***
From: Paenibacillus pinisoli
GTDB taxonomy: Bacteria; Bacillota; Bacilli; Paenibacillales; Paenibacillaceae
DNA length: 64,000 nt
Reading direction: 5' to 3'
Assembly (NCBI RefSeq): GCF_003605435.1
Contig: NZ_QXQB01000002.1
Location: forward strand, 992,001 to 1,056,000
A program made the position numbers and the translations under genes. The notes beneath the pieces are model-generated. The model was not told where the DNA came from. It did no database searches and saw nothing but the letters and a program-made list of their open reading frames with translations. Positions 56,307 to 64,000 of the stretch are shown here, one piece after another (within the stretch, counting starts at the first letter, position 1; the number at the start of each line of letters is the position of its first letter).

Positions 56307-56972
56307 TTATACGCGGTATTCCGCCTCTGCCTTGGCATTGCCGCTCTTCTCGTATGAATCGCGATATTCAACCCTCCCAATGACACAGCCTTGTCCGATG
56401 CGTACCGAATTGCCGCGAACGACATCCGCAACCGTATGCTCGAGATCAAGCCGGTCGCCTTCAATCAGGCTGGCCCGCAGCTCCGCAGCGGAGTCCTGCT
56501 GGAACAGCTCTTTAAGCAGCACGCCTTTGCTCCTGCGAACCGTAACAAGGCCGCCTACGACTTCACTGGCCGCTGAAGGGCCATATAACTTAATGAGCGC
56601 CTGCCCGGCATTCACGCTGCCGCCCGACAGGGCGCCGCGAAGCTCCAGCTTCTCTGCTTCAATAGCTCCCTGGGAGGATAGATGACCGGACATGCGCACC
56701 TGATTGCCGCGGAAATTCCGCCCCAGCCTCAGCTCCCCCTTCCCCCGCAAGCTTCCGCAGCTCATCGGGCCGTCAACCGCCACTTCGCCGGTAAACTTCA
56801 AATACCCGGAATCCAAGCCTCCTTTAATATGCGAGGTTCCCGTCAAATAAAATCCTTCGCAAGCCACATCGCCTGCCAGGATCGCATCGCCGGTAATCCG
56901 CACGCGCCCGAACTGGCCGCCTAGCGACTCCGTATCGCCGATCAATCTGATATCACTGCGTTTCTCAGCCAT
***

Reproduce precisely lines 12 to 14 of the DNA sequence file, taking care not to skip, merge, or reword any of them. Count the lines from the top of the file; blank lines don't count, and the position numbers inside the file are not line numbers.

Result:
56501 GGAACAGCTCTTTAAGCAGCACGCCTTTGCTCCTGCGAACCGTAACAAGGCCGCCTACGACTTCACTGGCCGCTGAAGGGCCATATAACTTAATGAGCGC
56601 CTGCCCGGCATTCACGCTGCCGCCCGACAGGGCGCCGCGAAGCTCCAGCTTCTCTGCTTCAATAGCTCCCTGGGAGGATAGATGACCGGACATGCGCACC
56701 TGATTGCCGCGGAAATTCCGCCCCAGCCTCAGCTCCCCCTTCCCCCGCAAGCTTCCGCAGCTCATCGGGCCGTCAACCGCCACTTCGCCGGTAAACTTCA